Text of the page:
IT is understandable that some investors tend to trust their fund managers and super funds less whenever their investment returns are low or negative.
Typically, investors don’t look as critically at, say, a particular fund manager when enjoying sustained double-digit returns.
But when returns are low, the weaknesses of a fund manager or super fund are truly highlighted.
The Superannuation Complains Tribunal, for instance, experienced a sharp rise in complaints about super fund administration practices during the GFC.
The tribunal’s recently released annual report for 2009-10 confirmed this again, reporting that 53.5% of all complaints within the tribunal’s jurisdiction were about fund administration – down from 62.4% in the previous financial year.
These fund administration complaints to the tribunal concerned disclosure, fees, insurance premiums, investment option changes and payment delays. (See the tribunal’s annual report http://www.sct.gov.au/downloads/Annual%20Report%202009-2010.pdf)
And a recently released study – the 2010 Investor and Member Sentiment and Communications Report published by specialist investment researcher Investment Trends – found a wavering of trust among many investors in super funds and fund managers. This mood was largely triggered during the GFC.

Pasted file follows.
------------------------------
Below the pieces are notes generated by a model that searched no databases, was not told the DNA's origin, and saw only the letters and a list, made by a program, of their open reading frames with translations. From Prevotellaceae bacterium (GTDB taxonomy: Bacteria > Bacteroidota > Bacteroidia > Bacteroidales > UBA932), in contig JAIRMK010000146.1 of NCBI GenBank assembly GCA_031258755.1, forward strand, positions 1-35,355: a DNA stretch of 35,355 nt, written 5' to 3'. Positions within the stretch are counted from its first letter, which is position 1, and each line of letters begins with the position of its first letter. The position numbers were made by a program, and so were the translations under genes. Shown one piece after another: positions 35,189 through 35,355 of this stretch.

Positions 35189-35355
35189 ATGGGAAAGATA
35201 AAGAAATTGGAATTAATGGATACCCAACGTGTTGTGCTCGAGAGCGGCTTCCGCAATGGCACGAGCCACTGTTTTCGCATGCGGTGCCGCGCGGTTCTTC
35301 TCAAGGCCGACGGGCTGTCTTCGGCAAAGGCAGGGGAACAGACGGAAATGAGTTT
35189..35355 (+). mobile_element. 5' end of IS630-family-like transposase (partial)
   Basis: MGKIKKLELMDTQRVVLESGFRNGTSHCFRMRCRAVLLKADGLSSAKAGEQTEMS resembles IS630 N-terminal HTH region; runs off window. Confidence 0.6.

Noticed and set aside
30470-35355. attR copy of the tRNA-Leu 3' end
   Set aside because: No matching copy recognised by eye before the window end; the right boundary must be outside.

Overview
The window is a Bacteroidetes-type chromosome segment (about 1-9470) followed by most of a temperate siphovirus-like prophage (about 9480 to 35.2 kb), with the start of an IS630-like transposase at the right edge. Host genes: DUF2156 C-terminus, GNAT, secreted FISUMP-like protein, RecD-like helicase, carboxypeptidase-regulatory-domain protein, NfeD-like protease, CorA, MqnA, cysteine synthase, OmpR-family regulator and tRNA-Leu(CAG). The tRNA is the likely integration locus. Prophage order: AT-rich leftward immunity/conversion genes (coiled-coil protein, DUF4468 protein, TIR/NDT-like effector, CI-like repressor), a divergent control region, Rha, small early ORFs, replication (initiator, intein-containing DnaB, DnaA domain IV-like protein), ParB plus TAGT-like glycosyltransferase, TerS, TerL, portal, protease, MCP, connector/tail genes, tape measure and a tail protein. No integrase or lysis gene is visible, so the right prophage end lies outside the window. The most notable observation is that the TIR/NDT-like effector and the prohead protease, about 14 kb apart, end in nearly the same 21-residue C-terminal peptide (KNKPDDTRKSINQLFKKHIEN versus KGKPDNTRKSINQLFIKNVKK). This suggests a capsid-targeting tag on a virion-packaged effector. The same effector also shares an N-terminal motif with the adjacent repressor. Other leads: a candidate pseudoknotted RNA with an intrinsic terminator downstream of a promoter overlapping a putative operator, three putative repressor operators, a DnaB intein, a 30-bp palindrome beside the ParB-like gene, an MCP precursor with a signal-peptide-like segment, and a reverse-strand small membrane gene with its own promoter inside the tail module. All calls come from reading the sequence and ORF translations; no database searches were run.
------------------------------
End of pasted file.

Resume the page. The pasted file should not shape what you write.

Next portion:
Investment Trends’ report, which was based on a survey earlier this year of 8500 investors, reports of a “significant erosion of trust in financial services organisations”, particularly fund managers and super funds, during the GFC.
Although there was some improvement, the level of trust was still far behind pre-GFC levels.
Interestingly, the Investment Trends survey found that active investors are most likely to trust fund managers and super funds that keep regularly in touch with them, ensure there are people always available to talk to them, do what they say they will do, are open about fees and admit when they are wrong.
And reasons for distrusting a financial services organisation include hidden fees, unjustified fee structures, poor communication, poor performance, lack of transparency and failure to keep promises.
Winning trust can be particularly elusive when times are tougher. And once lost, trust can be hard to win back – even after returns rebound.
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Robin Bowerman, Vanguard Investments Australia's Head of Retail, has more than two decades of experience in the finance industry as a writer, commentator and editor.
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